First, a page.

Long-Term Care (LTC) is when you need, according to a health care professional, substantial supervision due to cognitive impairment (dementias, for example) or need help for 90+ days with Activities of Daily Living (ADL).
In other words, you need help, but don’t need to be in a hospital. Long-term care insurance may include arranging and paying for costs of care in one’s own home, Assisted Living Facilities, adult foster/family homes, adult day health care or a skilled nursing home. Long-Term Care Insurance is not just for Nursing Homes in other words. Long-Term Care Insurance can and does include all levels of care including skilled, intermediate and custodial care. Most people receiving care today are NOT in skilled nursing facilities – but at home or other settings.
The regular health insurance you may carry will pay for “skilled care” — which is acute in nature, and covers surgery, hospitalization, rehab and therapy, for example. But once you have stabilized and are deemed to need only custodial care/personal care – your health insurance does not cover that.
One’s health must still be insurable in order to be accepted for private Long-Term Care Insurance. Even though LTC itself usually occurs at older ages, it is prudent to consider the insurance while you’re younger and presumably healthy enough to get coverage. Most purchasers of Long-Term Care Insurance today are between 55-70. What is your plan for when your health changes for the long term and when you can’t take care of yourself? How could a Long-Term Care situation in your life impact your loved ones? You need to have the insurance in place before your health record changes.
Long-Term Care Insurance is intended mostly to provide the funds, the program and trained personnel to help supervise someone with dementia or to assist someone with his/her ADL’s – or Activities of Daily Living because they no longer can do it by themselves. For example, this could be as a result of an illness, a stroke, an accident, or due to severe pain, or frailty from aging or complications from many diseases. Caregivers help with ADL’s (Activities of Daily Living) such as transferring out of a bed or chair, continence, toileting, bathing, dressing and eating.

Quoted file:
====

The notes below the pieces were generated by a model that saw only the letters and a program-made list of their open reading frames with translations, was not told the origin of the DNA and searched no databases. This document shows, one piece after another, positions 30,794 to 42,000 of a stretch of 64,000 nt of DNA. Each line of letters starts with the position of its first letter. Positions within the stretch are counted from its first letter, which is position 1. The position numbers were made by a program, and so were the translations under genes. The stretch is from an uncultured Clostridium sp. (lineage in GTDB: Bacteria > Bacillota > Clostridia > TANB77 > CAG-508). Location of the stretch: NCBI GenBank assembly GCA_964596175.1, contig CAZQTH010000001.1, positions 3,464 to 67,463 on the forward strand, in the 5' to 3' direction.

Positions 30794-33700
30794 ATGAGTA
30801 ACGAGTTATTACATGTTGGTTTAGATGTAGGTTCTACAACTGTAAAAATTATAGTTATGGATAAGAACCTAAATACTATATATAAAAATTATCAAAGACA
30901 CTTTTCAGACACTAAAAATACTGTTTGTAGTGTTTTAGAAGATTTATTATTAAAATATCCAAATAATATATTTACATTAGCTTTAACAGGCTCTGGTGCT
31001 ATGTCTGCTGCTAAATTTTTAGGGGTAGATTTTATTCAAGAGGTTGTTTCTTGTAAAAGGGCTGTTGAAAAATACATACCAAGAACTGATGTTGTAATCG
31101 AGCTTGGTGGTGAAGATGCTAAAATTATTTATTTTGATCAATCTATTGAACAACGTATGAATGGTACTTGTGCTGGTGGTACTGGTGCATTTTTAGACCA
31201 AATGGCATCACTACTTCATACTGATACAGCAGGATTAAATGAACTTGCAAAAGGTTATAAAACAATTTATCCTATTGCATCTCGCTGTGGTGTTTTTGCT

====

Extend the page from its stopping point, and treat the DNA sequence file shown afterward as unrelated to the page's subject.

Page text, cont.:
Supervision may also be necessary if there is Cognitive Impairment because of dangerous inattention, or acts demonstrating confusion by the impaired individual. Without supervision, a cognitively impaired person could wander off and get lost, could wander outside without any clothes on, or leave things on stoves and present a fire risk – or a host of other dangers. Long-term care usually becomes a family issue as supervision can become a full-time requirement.
Long-Term Care can come on suddenly as in strokes and accidents, or gradually as in dozens of health situations. The health insurance or Medicare you may already have will pay for “skilled” care but not for custodial care, which comprises the major part of Long-Term Care costs.
Long-Term Care Insurance is NOT for everyone. The premiums should not pose a financial hardship. Neither is it appropriate for the poor or anyone on Medicaid. Most people purchasing long term care insurance are either buying or already own their own home and have liquid assets in excess of $70,000. If your liquid assets are significantly below that, perhaps LTC insurance is not appropriate for you and your budget.
The main reason people buy LTC insurance is to protect their investments and liquid assets from being wiped out by a long-term care stay. If married, the cost of care for one spouse could impoverish the “well” spouse. The cost of care itself, without insurance, can run as low as $35,000 a year, all the way to $85,000 per year or more for a skilled nursing facility. In some states, annual costs for a Skilled Nursing Facility stay can run $130,000 a year and more, especially in Hawaii, Alaska as well as in the Northeastern states.
My clients also buy Long-Term Care Insurance in many cases to keep from burdening loved ones. It’s a great “love gift” to one’s spouse/partner or children. Caregiving – even for a loved one — can be very stressful and taxing on one’s health. The Long-Term Care Insurance may help relieve a lot of that stress on loved ones. With insurance, persons in care not only receive supervision and help with their daily activities (toileting, bathing, dressing, etc.), but care can be provided in one’s home. Most insurance companies will also cover, once a person has been approved for a claim, basic housekeeping, shopping for food, cooking and preparing meals, doing laundry, changing linens, cleaning bathrooms – all of which really can help the loved ones (spouse and adult children).
LTC insurance arranges and pays for care when one needs substantial help or supervision or can no longer take care of himself/herself for 90 days or more. Since most Long-Term Care costs are not covered by regular health insurance or Medicare, it is wise to at least learn about Long-Term Care insurance while you’re healthy and probably more insurable. Most of my clients are in their early to mid-50’s and up through 70’s, when they buy the coverage, though I also have clients who purchased coverage while in their 40’s. My average-aged client is probably around 55 years old.
The biggest mistake people make is to wait too long to get the coverage. The older one is when they apply, the higher the risk of there being serious health issues on their health record, precluding coverage or making it more expensive than it would have been had they applied while their health was stronger. If you’re over 50, it’s time to learn about it and decide if it’s for you. Many companies have 3-4 or more health ratings. The worst health rating is up to twice the cost of the best health rating.
Other Reasons people purchase Long-Term Care Insurance, besides to protect ones assets and keep from burdening loved ones, include: